The bullet point that is being used to distort the perception of our citizens and policymakers is that these borrowers should not get a  “free house.” Without getting a full accounting from all parties that advanced funds to and from the original investors who purchased mortgage bonds or collateralized debt obligations and related hedge products, there is no way of knowing the amount of the credit which is due to the borrower. Yes, it is possible that the amount received by the various intermediaries in the securitization chain exceeded the original obligation due from the borrower.

In that case, the borrower owes nothing to the originating lender or the successors to that lender. But if there is still a class of investor or institution that can prove a loss resulting from the nonpayment of the obligation by the borrower (as opposed to non-payment from other parties in the securitization chain) then the law allows that party to recover the loss from those that caused it.  That probably includes the borrower, which means that we are not seeking a free house, we are seeking a truthful accounting.

BUT the fact that this obligation theoretically exists does not mean and never did mean under any legal decision in existence that the obligation should be paid to anybody who claims it. By all substantive and procedural law, the obligation is payable to one who proves the obligation and to one who proves it is owed to them and nobody else.

Yet in the view of many judges the challenge by the borrower is viewed as a delay tactic or an attempt to use technical deficiencies to a gain a free house on a lawn that the borrower sought but could not pay.  No doubt this is true in some cases. But in nearly all the cases, armies of salespeople using names like “loan expert” pounded on doors and rang the phones of people who had no thought of borrowing money on homes, in many cases, that were debt-free and had been in the family for generations. Now many of those homes are bank owned property.

The simple question that needs to be posed to anyone who looks at the borrower as anything other than a victim is which is more likely? Did the owners of 20 million homes enter into a conspiracy to defraud the financial system, half society and our taxpayers? Did these people have the sophistication, education, knowledge, experience or training to pull off such a caper? Or is it more likely that the Wall Street titans stepped over the line and instead of increasing liquidity for the benefit of consumers and small businesses, used their position to deplete the resources of unsuspecting citizens, pension funds, financial institutions and governmental units from the top federal levels down to the smallest local geographical areas?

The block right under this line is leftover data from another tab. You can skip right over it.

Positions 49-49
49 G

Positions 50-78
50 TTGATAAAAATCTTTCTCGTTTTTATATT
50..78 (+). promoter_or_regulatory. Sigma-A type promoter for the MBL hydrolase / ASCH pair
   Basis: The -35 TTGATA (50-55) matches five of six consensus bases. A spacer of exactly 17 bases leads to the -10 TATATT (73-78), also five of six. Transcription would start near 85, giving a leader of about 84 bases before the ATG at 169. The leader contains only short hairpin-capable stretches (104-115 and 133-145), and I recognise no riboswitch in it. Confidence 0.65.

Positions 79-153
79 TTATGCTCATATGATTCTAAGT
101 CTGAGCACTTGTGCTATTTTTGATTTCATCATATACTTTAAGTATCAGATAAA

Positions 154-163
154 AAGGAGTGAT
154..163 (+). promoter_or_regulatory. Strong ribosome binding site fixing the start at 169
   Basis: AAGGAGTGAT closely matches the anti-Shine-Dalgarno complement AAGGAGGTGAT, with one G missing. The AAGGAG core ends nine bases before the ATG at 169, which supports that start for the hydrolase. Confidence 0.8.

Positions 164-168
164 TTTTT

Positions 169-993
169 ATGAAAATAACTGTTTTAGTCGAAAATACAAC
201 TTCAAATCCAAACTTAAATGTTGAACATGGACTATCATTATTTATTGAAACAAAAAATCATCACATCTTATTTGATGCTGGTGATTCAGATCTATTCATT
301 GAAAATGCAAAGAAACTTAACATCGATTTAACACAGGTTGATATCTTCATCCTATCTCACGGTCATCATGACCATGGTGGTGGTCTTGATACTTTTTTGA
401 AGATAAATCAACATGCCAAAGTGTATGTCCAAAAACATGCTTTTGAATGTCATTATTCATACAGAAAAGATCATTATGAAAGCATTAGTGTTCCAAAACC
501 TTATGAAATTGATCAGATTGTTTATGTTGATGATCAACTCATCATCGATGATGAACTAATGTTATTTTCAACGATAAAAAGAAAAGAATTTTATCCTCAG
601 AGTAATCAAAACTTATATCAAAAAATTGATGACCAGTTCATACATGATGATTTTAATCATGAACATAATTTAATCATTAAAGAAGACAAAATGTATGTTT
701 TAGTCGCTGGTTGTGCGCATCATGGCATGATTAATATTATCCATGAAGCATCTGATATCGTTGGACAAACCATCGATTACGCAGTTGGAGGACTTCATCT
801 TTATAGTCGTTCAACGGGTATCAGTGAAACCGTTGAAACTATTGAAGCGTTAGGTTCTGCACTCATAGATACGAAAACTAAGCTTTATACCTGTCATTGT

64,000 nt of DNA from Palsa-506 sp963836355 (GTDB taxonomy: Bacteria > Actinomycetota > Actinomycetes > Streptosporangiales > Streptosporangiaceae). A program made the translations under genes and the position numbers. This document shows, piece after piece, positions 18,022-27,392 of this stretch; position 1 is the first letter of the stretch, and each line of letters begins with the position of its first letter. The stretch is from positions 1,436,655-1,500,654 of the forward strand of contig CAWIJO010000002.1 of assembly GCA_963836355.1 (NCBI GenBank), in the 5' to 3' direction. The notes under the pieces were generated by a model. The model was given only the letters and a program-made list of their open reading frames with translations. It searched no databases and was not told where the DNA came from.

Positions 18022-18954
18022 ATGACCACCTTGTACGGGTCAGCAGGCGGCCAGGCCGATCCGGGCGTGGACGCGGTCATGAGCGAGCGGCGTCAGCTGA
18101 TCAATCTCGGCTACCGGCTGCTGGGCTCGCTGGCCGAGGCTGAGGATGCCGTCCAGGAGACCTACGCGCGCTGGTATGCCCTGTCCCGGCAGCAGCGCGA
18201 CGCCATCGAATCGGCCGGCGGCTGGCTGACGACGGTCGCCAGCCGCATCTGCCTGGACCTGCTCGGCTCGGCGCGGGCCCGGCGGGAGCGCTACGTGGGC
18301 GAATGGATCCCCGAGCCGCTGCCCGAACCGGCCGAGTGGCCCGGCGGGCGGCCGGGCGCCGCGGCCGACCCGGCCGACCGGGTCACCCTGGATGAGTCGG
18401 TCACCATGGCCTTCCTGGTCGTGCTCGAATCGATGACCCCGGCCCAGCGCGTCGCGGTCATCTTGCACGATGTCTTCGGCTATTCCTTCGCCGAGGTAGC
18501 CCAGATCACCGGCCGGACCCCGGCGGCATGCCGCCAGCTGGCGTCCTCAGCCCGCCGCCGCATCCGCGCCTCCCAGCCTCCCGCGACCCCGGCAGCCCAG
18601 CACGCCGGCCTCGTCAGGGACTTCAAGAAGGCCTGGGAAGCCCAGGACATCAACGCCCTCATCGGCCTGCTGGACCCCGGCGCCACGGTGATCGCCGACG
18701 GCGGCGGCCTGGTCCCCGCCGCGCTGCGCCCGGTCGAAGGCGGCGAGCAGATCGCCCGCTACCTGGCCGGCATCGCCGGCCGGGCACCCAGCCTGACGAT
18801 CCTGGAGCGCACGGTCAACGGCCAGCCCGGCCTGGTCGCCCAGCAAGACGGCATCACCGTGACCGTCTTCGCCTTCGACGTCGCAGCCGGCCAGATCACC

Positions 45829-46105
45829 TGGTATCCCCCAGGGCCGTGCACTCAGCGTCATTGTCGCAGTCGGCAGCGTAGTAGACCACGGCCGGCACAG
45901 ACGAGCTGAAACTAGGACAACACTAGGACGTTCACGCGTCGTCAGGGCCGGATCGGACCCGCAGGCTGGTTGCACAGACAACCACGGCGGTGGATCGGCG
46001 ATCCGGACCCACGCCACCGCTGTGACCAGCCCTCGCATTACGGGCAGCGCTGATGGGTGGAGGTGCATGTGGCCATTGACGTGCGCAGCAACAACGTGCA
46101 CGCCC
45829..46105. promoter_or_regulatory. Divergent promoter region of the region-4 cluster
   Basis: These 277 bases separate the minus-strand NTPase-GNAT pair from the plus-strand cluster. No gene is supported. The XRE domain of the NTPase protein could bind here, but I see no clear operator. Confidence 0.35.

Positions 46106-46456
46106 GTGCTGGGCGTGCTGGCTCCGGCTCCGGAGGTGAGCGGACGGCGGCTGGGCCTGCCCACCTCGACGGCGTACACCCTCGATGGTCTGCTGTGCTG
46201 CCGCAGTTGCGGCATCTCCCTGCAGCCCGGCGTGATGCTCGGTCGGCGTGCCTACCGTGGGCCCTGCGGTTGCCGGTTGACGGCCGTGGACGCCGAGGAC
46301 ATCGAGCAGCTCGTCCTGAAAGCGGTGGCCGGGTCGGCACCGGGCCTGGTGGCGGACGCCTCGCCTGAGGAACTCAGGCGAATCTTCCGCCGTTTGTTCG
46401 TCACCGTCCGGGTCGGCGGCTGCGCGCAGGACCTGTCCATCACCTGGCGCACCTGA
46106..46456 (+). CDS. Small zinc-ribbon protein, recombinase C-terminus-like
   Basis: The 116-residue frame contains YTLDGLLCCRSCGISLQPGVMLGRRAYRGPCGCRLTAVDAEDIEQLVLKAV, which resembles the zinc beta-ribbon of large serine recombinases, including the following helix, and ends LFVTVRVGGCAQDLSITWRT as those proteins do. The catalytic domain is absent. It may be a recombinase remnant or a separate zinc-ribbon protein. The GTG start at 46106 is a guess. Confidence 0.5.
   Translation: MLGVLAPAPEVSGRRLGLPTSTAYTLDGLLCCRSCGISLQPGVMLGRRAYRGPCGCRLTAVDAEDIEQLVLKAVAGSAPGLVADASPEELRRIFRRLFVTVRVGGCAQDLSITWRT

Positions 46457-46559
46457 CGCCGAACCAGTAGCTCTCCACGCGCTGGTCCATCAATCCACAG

Countrywide settlement pays fraction to investors

By ALAN ZIBEL (AP) – Aug 3, 2010

WASHINGTON — Former shareholders of fallen mortgage giant Countrywide Financial Corp. are in line to recoup a fraction of their investments now that a Los Angeles judge has approved a settlement worth more than $600 million settlement.

The payoff doesn’t come close to compensating for the money lost by investors. But it could prompt more lenders to settle legal disputes at the center of the housing bust.

Bank of America, which bought Countrywide two years ago, agreed to pay $600 million to end a class-action case filed against the company. KPMG, Countrywide’s accounting firm, will pay $24 million.

Several New York pension funds who served as lead plaintiffs alleged that Countrywide hid how risky its business had become during the housing market’s boom years. Calabasas, Calif.-based Countrywide was once the nation’s largest mortgage lender.